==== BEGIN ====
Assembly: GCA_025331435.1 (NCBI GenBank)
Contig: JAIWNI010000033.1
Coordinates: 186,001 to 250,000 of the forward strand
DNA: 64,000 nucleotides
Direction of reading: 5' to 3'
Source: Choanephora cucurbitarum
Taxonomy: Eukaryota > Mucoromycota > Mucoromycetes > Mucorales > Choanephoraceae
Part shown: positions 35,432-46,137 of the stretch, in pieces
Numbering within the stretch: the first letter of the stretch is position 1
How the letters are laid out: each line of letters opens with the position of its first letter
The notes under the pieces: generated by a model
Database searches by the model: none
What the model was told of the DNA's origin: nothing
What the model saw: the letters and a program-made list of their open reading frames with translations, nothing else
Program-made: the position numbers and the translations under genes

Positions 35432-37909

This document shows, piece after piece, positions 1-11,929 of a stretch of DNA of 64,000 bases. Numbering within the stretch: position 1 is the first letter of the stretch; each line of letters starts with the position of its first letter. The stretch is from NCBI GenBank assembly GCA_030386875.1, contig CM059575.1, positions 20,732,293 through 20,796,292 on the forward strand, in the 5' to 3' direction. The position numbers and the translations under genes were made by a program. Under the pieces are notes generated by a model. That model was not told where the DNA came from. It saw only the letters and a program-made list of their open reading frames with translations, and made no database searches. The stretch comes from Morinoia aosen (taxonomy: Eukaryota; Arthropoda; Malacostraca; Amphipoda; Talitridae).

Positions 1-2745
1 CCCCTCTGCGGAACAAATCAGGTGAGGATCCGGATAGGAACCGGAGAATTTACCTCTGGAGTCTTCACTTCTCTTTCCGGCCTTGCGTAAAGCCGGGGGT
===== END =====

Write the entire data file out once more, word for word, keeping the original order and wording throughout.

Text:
Assembly: GCA_025331435.1 (NCBI GenBank)
Contig: JAIWNI010000033.1
Coordinates: 186,001 to 250,000 of the forward strand
DNA: 64,000 nucleotides
Direction of reading: 5' to 3'
Source: Choanephora cucurbitarum
Taxonomy: Eukaryota > Mucoromycota > Mucoromycetes > Mucorales > Choanephoraceae
Part shown: positions 35,432-46,137 of the stretch, in pieces
Numbering within the stretch: the first letter of the stretch is position 1
How the letters are laid out: each line of letters opens with the position of its first letter
The notes under the pieces: generated by a model
Database searches by the model: none
What the model was told of the DNA's origin: nothing
What the model saw: the letters and a program-made list of their open reading frames with translations, nothing else
Program-made: the position numbers and the translations under genes

Positions 35432-37909

This document shows, piece after piece, positions 1-11,929 of a stretch of DNA of 64,000 bases. Numbering within the stretch: position 1 is the first letter of the stretch; each line of letters starts with the position of its first letter. The stretch is from NCBI GenBank assembly GCA_030386875.1, contig CM059575.1, positions 20,732,293 through 20,796,292 on the forward strand, in the 5' to 3' direction. The position numbers and the translations under genes were made by a program. Under the pieces are notes generated by a model. That model was not told where the DNA came from. It saw only the letters and a program-made list of their open reading frames with translations, and made no database searches. The stretch comes from Morinoia aosen (taxonomy: Eukaryota; Arthropoda; Malacostraca; Amphipoda; Talitridae).

Positions 1-2745
1 CCCCTCTGCGGAACAAATCAGGTGAGGATCCGGATAGGAACCGGAGAATTTACCTCTGGAGTCTTCACTTCTCTTTCCGGCCTTGCGTAAAGCCGGGGGT